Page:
The couple faced serious financial difficulties. Creditors often garnished Eric's paycheck to recoup overdue medical bills related to Aubrey's illnesses and numerous prescription pain drugs. The couple consulted a bankruptcy attorney but did not file a petition.

During the marriage Aubrey was not employed because she was the primary caretaker of the children. Aubrey also took charge of the household finances. Pressured by the family's increasing debt, she failed to make the monthly mortgage payments. Eric did not realize the extent of their delinquency until their house went into foreclosure and their utilities were turned off. He moved out of the marital home with the children, taking most of the furniture and appliances. According to the district court, "The only property that Aubrey was left with was a refrigerator, two chairs, and two beds."

On November 1, 2011, Eric filed for divorce. On December 19, 2011, he obtained temporary custody of the children. On April 24, 2012, the district court issued a ruling on temporary spousal support and specific visitation. It also ruled on Aubrey's motion to amend and application for citation for contempt. That ruling denied respondent's request for overnight visitation because she had yet to find suitable living arrangements for the children and due to her ongoing battle with addiction to narcotic pain medication.

The court held trial on September 12, 2012. On October 17, 2012, the district court issued its findings of fact, conclusions of law and decree of dissolution of marriage. The court granted the parties joint legal custody as well as shared physical care. It awarded Aubrey $854.33 a month in child support with that amount decreasing as each child reached the age of eighteen. The district court initially granted Aubrey $300 per month in spousal support. The court also divided the marital assets and debts. Eric filed a motion for new trial and a motion under Iowa Rule of Civil Procedure 1.904. Upon reconsidering the amount of debt allocated to Eric, the district court lowered his spousal support obligation to $150 per month. Eric now appeals.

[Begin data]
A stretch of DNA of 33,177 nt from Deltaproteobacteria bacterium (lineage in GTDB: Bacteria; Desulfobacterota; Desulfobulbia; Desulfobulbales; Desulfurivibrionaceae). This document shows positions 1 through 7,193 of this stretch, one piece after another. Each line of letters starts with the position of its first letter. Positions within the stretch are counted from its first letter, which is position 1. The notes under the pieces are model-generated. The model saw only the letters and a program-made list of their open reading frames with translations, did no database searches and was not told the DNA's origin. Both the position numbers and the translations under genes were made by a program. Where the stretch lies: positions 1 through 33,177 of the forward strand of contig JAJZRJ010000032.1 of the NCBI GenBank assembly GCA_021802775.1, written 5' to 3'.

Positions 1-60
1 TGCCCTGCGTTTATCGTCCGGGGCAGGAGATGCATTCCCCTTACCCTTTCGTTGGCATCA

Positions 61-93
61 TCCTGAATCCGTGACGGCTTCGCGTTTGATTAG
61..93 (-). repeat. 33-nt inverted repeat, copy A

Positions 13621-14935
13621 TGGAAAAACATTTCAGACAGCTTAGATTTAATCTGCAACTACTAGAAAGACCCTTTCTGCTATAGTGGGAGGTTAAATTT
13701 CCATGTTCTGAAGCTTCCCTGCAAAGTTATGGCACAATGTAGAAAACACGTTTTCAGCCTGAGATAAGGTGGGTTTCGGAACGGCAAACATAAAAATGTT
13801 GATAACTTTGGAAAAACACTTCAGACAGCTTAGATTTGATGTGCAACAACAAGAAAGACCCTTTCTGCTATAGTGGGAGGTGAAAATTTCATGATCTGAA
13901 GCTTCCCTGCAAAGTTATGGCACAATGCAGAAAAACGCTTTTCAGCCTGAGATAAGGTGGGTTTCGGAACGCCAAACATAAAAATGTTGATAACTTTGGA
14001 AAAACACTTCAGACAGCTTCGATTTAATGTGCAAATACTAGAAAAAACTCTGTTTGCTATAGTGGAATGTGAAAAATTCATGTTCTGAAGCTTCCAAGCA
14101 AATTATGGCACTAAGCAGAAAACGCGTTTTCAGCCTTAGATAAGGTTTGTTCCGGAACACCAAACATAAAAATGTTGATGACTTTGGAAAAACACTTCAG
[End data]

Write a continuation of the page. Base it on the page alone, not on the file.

II. Standard of Review

We review marital dissolutions de novo. In re Marriage of Morris, 810 N.W.2d 880, 885 (Iowa 2012). Nevertheless, we recognize the district court had the advantage of listening to and observing the parties and witnesses first hand. See In re Marriage of Zabecki, 389 N.W.2d 396, 398 (Iowa 1986); In re Marriage of Vrban, 359 N.W.2d 420, 423 (Iowa 1984) ("A trial court deciding dissolution cases 'is greatly helped in making a wise decision about the parties by listening to them and watching them in person.' In contrast, appellate courts must rely on the printed record in evaluating the evidence. We are denied the impression created by the demeanor of each and every witness as the testimony is presented." (internal citations omitted)). Consequently, we give weight to the factual findings of the district court, especially when considering the credibility of witnesses, but are not bound by them. Iowa R. App. P. 6.904(3)(g); In re Marriage of Sullins, 715 N.W.2d 242, 247 (Iowa 2006).